We left the marina this morning at 8:30 with a group of 6 other boats, including a few SSCA Commodores (Catamini, Sloepmouche, Brickhouse). Carina and Helena are following tomorrow.

We are going to Sangihe, an island in eastern Indonesia for our first stop, about 200 miles south of Davao.

The weather this morning is nice--sunny and light wind. But the forecast is for the wind to pick up out of the SSW--almost on our nose. So we are motoring south as fast as we can go. We are hoping to beat the approaching stronger winds. Originally we had planned to stop along the western shore of the Gulf of Davao, but now we think we may just push on through tonight. If we get far enough south, the wind won't be as strong.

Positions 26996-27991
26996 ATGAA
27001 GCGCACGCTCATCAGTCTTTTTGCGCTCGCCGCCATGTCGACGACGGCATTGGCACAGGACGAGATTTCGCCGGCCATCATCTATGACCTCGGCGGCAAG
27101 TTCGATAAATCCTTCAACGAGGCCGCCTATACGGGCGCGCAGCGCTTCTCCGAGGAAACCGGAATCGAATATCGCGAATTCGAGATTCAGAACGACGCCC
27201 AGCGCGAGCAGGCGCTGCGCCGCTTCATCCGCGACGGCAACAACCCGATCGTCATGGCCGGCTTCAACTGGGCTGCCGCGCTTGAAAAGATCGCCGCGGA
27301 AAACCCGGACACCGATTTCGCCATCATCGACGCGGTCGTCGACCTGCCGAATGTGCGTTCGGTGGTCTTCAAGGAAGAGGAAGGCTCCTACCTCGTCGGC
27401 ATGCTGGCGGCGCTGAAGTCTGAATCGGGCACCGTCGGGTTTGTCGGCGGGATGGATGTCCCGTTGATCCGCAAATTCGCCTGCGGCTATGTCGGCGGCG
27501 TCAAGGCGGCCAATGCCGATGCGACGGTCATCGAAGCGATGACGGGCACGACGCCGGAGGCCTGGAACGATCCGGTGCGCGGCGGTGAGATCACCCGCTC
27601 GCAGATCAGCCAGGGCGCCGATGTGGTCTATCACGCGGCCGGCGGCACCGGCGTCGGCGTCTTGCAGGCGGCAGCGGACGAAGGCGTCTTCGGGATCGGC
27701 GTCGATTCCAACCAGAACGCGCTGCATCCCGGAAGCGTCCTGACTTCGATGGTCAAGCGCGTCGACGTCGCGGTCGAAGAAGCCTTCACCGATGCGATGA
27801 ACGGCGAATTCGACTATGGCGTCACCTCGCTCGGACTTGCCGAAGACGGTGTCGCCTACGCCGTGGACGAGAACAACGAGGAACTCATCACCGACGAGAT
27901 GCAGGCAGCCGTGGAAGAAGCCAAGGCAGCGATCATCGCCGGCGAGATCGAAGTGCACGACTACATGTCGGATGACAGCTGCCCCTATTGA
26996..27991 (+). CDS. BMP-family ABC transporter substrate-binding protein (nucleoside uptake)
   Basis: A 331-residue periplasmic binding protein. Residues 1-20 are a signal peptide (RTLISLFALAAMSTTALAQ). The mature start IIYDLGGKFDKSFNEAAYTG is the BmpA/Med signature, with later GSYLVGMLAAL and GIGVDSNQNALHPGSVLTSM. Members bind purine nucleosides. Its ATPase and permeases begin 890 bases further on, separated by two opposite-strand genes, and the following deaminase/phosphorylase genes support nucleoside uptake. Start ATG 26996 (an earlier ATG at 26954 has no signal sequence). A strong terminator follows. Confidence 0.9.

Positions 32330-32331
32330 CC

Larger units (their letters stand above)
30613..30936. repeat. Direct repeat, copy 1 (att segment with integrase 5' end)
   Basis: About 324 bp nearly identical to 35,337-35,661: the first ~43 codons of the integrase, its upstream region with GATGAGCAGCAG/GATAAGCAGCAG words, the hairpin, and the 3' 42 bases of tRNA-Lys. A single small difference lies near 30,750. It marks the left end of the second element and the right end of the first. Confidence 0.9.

We only plan to spend about 2 weeks in Indonesia--the Rally goes all the way to Raja Ampat (a very famous dive destination), but I think we'll head back from Sangihe. We are booked on a flight out of Davao on October 7, to start making our way slowly back to the U.S.